“Everyone must submit himself to the governing authorities, for there is no authority except that which is from God. The authorities that exist have been appointed by God.” (Romans 13:1)
Romans Chapter 13:1 can be a very difficult passage for many Christians. It is very straightforward in its meaning but possibly hard to understand when there is a governing authority that one may find difficult to comprehend the purpose God might have in appointing him or her. As we look around at world affairs we may also find it hard to understand or accept it’s God’s will when we see so many evil rulers. I do firmly believe, however, that God gives nations the leaders they deserve whether good or bad.
Some evangelical pastors and other Christian leaders have turned from emphasizing the gospel to emphasizing politics, from emphasizing the Word of God to emphasizing political action to impact culture. From the pulpit they issue a call to action to support this or that candidate or movement. They have, however, a poor understanding of God’s will in the course of history. As preachers of the Word they should realize that the only call to action they have is given in Matthew 28:19 to “go and make disciples of all nations, baptizing them in the name of the Father and of the Son and of the Holy Spirit.”
It is foolish and wasteful for those who were told to make disciples for the God of the universe to devote any time trying to bring people better morality or better living conditions through political means. We have been commissioned to bring the world the Gospel, which offers eternal life and a hope that politics never will. I believe that as Christians our task is the proclamation of the Gospel and we should not be sidetracked by the political culture of our day.
Much like many liberal mainline denominations, many evangelicals have lost their focus on eternal values and have turned to the political process to change the course of society. I suggest that it is only by making disciples, as the Church has been directed to do, that change will ever occur in a society that is rapidly devolving into sinful chaos. Those pastors that feel led to politicize their ministry should step down from the pulpit and join a political campaign. Those pulpits need to be filled by those who will preach the Gospel message. That is where society can find hope.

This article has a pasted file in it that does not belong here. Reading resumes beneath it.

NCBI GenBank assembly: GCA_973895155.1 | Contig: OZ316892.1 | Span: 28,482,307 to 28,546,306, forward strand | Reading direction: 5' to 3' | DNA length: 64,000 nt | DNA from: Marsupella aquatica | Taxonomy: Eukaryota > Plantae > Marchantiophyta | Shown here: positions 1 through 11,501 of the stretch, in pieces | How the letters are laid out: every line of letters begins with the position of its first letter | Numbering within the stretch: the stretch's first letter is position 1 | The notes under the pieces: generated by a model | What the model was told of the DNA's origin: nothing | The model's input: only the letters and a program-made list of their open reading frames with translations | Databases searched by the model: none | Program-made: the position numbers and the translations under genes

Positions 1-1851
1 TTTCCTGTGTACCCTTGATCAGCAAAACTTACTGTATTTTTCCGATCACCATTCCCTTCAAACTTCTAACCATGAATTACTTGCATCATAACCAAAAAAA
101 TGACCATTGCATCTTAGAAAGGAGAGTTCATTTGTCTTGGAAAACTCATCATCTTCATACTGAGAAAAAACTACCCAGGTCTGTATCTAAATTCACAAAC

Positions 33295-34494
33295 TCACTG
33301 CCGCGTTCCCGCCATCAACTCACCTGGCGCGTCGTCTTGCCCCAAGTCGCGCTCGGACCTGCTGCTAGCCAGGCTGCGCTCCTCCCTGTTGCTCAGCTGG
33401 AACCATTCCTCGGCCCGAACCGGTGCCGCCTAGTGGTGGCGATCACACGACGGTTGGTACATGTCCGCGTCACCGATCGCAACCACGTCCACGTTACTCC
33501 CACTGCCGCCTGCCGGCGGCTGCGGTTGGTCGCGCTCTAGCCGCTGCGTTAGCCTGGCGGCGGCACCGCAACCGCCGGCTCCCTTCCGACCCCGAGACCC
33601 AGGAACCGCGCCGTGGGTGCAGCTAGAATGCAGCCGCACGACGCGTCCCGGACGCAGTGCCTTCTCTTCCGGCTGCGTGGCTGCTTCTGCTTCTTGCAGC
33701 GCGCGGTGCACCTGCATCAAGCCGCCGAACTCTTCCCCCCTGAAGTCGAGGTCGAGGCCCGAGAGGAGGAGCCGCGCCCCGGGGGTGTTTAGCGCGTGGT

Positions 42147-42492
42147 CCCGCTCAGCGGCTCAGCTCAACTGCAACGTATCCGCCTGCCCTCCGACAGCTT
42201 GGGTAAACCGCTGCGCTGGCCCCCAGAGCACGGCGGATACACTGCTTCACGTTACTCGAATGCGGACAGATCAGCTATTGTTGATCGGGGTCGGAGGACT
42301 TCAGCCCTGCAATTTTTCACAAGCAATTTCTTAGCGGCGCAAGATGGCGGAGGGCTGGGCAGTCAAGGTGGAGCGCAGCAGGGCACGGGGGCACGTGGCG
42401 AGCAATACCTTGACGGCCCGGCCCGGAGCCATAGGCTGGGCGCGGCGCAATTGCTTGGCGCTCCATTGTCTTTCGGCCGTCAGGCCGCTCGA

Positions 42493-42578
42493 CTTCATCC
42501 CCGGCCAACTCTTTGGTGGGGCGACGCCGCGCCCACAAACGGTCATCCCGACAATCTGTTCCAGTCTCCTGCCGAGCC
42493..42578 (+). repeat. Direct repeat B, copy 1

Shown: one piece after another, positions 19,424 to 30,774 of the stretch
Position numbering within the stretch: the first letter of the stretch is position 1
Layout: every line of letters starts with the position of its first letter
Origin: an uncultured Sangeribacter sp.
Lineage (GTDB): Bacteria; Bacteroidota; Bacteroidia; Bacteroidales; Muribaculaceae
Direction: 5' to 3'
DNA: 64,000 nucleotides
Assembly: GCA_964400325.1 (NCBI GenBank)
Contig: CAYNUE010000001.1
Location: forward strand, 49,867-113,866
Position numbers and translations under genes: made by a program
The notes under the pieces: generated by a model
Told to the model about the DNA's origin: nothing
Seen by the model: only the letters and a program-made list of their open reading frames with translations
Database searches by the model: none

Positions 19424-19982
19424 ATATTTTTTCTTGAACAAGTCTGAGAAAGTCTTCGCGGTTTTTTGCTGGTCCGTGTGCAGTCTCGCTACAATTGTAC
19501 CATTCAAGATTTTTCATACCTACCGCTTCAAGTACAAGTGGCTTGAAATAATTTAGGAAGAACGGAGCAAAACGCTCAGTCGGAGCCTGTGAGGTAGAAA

It is not that Christians are not to be involved, sometimes directly, in civil government. It is certainly not that believers should avoid expressing their beliefs through voting for the best qualified political candidates and for sound legislation. That is part of doing good in our society (Galatians 6:10; Titus 3:1–2). We should be grateful to God for the civil freedom we have to worship, to preach and teach the gospel, and to live our lives almost without restriction.
At issue is the matter of priority, of realizing that even the greatest earthly good we may be able to accomplish in this temporal world pales beside what the Lord is able to accomplish through us in the spiritual work of His kingdom. Like ancient Israel (Exodus 19:6), the church is called to be a kingdom of priests, not a kingdom of political social activists.
Scripture is clear that all authorities, all kings, all presidents and all other leaders rule by God’s sovereign will. In the current political climate if your conscience is telling you to vote the lesser of two evils just take a moment to reconsider. By casting your vote or working on the campaign of someone that you might consider the lesser of two evils, do you really think that you will change God’s will as to who will rule this country?